Beauty and The Beast Review

Khaleah Nix, Reporter

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On March 17th, 2017, Bill Condon’s $160 million live-action remake of Beauty and The Beast hit theaters. The film earned a 7.9/10 on IMDb and a 70% on Rotten Tomatoes. The film comes out to 2 hours and 9 minutes and it’s rated PG for action, violence, peril, and frightening images. It starred Emma Watson as Belle, Dan Stevens as the Beast, and Luke Evans as Gaston, and the screenplay was written by Stephen Chbosky and Evan Spiliotopoulos. The film has been largely successful thus far with mostly positive reviews and a gross revenue of $352 million.

Despite the overall approval of the film from its audience, Beauty and the Beast has been critiqued as too overdone and shiny; focusing more on the design and less on the plot. The film was almost as successful as the 1991 Beauty and The Beast, which earned a 8/10 on IMDb and had a gross revenue of $425 million, although the original outshined the remake regarding reviews, this film is still a worthwhile and enjoyable watch. It provides a nostalgic feeling with a brilliant cast.

“With an enchanting cast, beautifully crafted songs, and a painterly eye for detail, Beauty and the Beast, offers a faithful yet fresh retelling that honors its beloved source material,” Rotten Tomatoes said.

The original fairytale of Beauty and the Beast was written by Jeanne-Marie Leprince de Beaumont in 1756 and appeared in a Children’s Collection book. The story follows a man with 6 children, 3 of them daughters. The youngest and most beautiful is Beauty, who is described as a juxtaposition to her wicked and selfish older sisters, as she is kind, well-read, and pure of heart.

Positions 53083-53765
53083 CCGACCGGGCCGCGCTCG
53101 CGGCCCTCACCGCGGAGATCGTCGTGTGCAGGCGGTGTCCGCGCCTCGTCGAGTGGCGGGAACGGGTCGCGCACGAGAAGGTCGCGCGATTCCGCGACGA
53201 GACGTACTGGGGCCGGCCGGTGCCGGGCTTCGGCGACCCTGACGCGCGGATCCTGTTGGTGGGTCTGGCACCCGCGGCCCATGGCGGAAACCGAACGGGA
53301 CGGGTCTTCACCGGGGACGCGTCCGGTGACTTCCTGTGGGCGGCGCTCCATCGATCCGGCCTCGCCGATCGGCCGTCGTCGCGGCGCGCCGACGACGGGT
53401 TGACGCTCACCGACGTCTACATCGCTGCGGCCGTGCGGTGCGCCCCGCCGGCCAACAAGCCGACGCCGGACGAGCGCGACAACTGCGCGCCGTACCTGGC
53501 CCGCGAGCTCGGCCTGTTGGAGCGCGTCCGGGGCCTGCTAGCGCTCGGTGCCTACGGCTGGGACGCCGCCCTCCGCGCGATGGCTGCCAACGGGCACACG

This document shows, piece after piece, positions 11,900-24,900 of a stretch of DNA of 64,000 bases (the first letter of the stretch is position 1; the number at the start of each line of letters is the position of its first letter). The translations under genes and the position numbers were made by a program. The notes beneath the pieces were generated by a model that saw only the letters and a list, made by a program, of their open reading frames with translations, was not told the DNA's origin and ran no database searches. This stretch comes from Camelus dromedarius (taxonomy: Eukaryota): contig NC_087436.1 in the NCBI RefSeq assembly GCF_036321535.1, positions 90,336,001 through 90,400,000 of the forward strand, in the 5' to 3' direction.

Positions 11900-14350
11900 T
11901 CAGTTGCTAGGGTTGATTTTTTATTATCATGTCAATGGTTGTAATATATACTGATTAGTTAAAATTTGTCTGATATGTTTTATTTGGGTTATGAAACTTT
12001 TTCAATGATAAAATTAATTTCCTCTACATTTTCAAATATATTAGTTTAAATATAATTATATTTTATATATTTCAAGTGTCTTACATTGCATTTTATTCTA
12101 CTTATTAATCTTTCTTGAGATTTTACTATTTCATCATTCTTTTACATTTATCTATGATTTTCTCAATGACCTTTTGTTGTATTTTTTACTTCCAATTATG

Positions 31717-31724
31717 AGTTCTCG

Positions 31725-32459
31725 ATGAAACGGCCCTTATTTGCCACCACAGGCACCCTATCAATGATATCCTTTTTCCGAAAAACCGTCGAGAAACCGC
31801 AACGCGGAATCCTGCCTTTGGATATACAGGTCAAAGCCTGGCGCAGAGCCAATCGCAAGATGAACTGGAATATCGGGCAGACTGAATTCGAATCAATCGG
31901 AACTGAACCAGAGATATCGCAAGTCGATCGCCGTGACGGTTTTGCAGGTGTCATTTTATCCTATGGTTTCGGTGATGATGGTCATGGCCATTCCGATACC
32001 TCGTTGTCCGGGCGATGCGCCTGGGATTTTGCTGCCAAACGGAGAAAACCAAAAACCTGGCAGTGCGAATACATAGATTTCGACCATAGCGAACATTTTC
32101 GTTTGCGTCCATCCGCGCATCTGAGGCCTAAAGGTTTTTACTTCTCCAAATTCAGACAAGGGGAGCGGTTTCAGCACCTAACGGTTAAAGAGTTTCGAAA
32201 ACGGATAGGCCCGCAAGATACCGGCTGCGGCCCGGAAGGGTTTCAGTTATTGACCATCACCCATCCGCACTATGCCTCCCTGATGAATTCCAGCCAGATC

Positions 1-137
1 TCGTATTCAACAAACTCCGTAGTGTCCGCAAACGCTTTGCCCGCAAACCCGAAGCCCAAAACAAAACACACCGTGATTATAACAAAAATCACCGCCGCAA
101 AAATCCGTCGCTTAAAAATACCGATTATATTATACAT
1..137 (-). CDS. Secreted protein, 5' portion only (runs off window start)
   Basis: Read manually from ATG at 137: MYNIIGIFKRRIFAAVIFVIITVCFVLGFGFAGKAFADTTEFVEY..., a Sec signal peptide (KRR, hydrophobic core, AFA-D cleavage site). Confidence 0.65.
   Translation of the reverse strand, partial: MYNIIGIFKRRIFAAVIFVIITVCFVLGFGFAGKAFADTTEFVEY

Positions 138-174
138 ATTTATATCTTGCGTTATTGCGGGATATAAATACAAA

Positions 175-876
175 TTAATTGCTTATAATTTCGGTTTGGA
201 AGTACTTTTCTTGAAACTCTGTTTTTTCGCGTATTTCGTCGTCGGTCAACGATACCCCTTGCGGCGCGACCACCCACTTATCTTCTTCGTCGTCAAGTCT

In the new installment, not much has changed with the plot. Belle opens up with a musical number about longing for more out of life, and not long after the foul and womanizing Gaston is introduced as a war hero with Le Fou alongside him. Just like the original Gaston, he is captivated by Belle’s beauty and demands that she be his wife. Belle, of course, refuses as she does not want to settle down with someone as boring and brainless as Gaston. Eventually, Belle’s father, Maurice, leaves for a journey and Belle requests a single rose as a gift. Maurice gets caught in a storm and ends up in what seems like an abandoned castle. While treating himself to food and warming himself up by the fire, Maurice gets increasingly creeped out by the atmosphere of the castle and quickly exits. On his way out through the garden, Maurice spots a rose bush and goes to take one for Belle. The Beast, angered by this, imprisons Maurice for stealing. Maurice’s horse makes a getaway back to Belle, who goes to the castle and takes her father’s place as a prisoner. The cursed household items, Lumiere, Cogsworth, and Mrs. Potts, immediately grow fond of Belle and become determined to make her fall in love with the Beast. After spending time with him, Belle does eventually fall in love with the Beast; which is what will save him from his curse in the end.

Some things in the remake are different than the original. For example, Belle is an inventor and the Beast can read. The film also provides backstory for Belle’s mother and her death, as well as backstory for the servants in the castle that turned into household items. The new film has all the original songs and stays faithful to the plot, making it a fun and enjoyable movie for anyone who enjoys Disney’s films.

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